Transcript

AUDIE CORNISH, HOST:

Recently, two big, rapid-fire snow storms hit Kansas, dropping more than two feet of snow. They caused thousands of accidents and all kinds of hardships. And yet, the storm also produced some big smiles. That's because, as we hear from Frank Morris of member station KCUR, blizzards can be a blessing in a place as drought-stricken as Kansas.

FRANK MORRIS, BYLINE: So imagine that your job is taking care of some 450 cows and almost half of them have either just given birth to calves or are just about to out in a pasture where 2 feet of snow has fallen in the past week and a half. One thing you need is an old ax, like the one Kirk Sours carries down to the frozen pond.

KIRK SOURS: One side's the good side and one side's the ice side.

MORRIS: Sours is covered in layers of heavy canvas work clothes, with a big gray mustache and cowboy hat to match.

SOURS: Yeah, we're just chopping some ice, keeping the ponds open so they have something to drink. This pond's still in pretty decent shape. I've got 16 dry ponds on the ranch.

MORRIS: And that's most of them. The drought here, near Tonganoxie, Kansas, started last spring and hasn't let up.

SOURS: Our pastures here, a lot of it, looks dead when the snow is gone.

MORRIS: Drought had baked the soil here to bone dry dust. So Sours has been forced to buy scarce and very expensive hay. Now, with snow covering what grass there is, and the cows rapidly turning out other little mouths to feed, he's using much more.

SOURS: I like to keep a lot of extra hay out to give them a dry place to lay, during the night. And especially if they want to lay down and have a baby sometime, they've got a nice dry place to do it. It is expensive, yeah.

MORRIS: But for all this, Sours is pretty sweet on the snow.

SOURS: It makes for a little harder work. But in the scope of the drought, man, we're just almost giddy about having this snow.

MORRIS: Because the snow melt will start to quench these pastures. And if you think Sours is happy, you should call a Kansas wheat farmer, one out west, where the drought is now entering its third year.

SCOTT VAN ALLEN: I was beginning to wonder if it could rain.

MORRIS: Scott Van Allen hails from Sumner County, Kansas, which proudly boasts it's the Wheat Capital of the World.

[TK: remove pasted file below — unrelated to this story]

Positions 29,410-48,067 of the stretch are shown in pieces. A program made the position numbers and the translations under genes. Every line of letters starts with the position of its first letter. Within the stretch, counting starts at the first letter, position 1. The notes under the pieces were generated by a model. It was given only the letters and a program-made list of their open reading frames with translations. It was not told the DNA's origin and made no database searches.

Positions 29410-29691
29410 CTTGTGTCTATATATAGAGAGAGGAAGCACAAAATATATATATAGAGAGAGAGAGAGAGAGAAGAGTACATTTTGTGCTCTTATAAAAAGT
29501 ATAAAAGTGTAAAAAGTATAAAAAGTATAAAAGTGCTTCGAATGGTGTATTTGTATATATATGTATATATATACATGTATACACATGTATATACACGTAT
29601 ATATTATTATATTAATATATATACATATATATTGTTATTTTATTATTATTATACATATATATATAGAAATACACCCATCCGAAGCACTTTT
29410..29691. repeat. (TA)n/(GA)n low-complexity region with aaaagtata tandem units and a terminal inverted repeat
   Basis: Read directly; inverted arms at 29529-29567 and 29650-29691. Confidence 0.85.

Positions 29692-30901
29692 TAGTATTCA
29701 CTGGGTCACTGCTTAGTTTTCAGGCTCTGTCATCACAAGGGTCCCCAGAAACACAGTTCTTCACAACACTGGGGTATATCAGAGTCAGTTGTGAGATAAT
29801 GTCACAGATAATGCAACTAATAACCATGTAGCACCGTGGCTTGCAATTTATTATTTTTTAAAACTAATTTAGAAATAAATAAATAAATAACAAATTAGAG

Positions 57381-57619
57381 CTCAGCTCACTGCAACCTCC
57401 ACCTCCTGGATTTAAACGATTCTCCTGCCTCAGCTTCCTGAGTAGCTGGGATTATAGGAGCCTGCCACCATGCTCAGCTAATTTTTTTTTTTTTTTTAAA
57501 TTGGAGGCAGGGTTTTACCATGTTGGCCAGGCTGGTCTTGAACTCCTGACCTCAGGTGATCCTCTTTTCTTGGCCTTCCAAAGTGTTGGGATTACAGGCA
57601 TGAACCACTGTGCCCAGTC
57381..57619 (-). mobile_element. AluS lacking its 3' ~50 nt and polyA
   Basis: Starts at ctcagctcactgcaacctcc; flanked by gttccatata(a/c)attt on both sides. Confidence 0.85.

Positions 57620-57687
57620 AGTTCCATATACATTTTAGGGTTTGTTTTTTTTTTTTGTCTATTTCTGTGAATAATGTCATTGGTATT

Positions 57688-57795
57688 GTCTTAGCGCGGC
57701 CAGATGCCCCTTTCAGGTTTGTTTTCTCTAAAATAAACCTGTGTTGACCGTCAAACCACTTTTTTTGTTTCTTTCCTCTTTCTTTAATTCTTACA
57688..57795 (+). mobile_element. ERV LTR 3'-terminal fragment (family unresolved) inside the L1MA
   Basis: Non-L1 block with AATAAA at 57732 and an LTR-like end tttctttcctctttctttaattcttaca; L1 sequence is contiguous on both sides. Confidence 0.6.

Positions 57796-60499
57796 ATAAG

ALLEN: This was the first time I really haven't minded going out and shoveling my sidewalks off. I had a smile the whole time I was doing it.

MORRIS: Because the snows brought the first real moisture to Van Allen's wheat crop since he planted it last fall. Jim Shroyer, a wheat expert at Kansas State University, says he's asked all the time whether the storms broke the drought.

JIM SHROYER: No, but it sure as heck helps. It's better than a sharp poke in the eye.

MORRIS: Shroyer says it's been so dry for so long that it would take 8 feet of snow to bring soil back to normal in western Kansas, where normal is pretty dry. So the snow wasn't so much a lifesaver for the wheat crop so much as it was a stay of execution.

SHROYER: This wheat crop is going to be going hand to mouth from this point on.

MORRIS: Meanwhile, back at the ranch, the tires on Kirk Sours' huge four-wheel drive pickup are slipping a little.

SOURS: Yeah, when you get this truck stuck, you're stuck.

MORRIS: The snow is melting and this ranch is going to get very messy.

SOURS: I have learned one thing over the last 35 years of doing this, that you don't cuss the mud. I'd much rather have mud than dust.

MORRIS: And for now, mud it is in Kansas, after the snow melts. And next month? Maybe green. For NPR News, I'm Frank Morris in Kansas City.

CORNISH: You're listening to ALL THINGS CONSIDERED from NPR News. Transcript provided by NPR, Copyright NPR.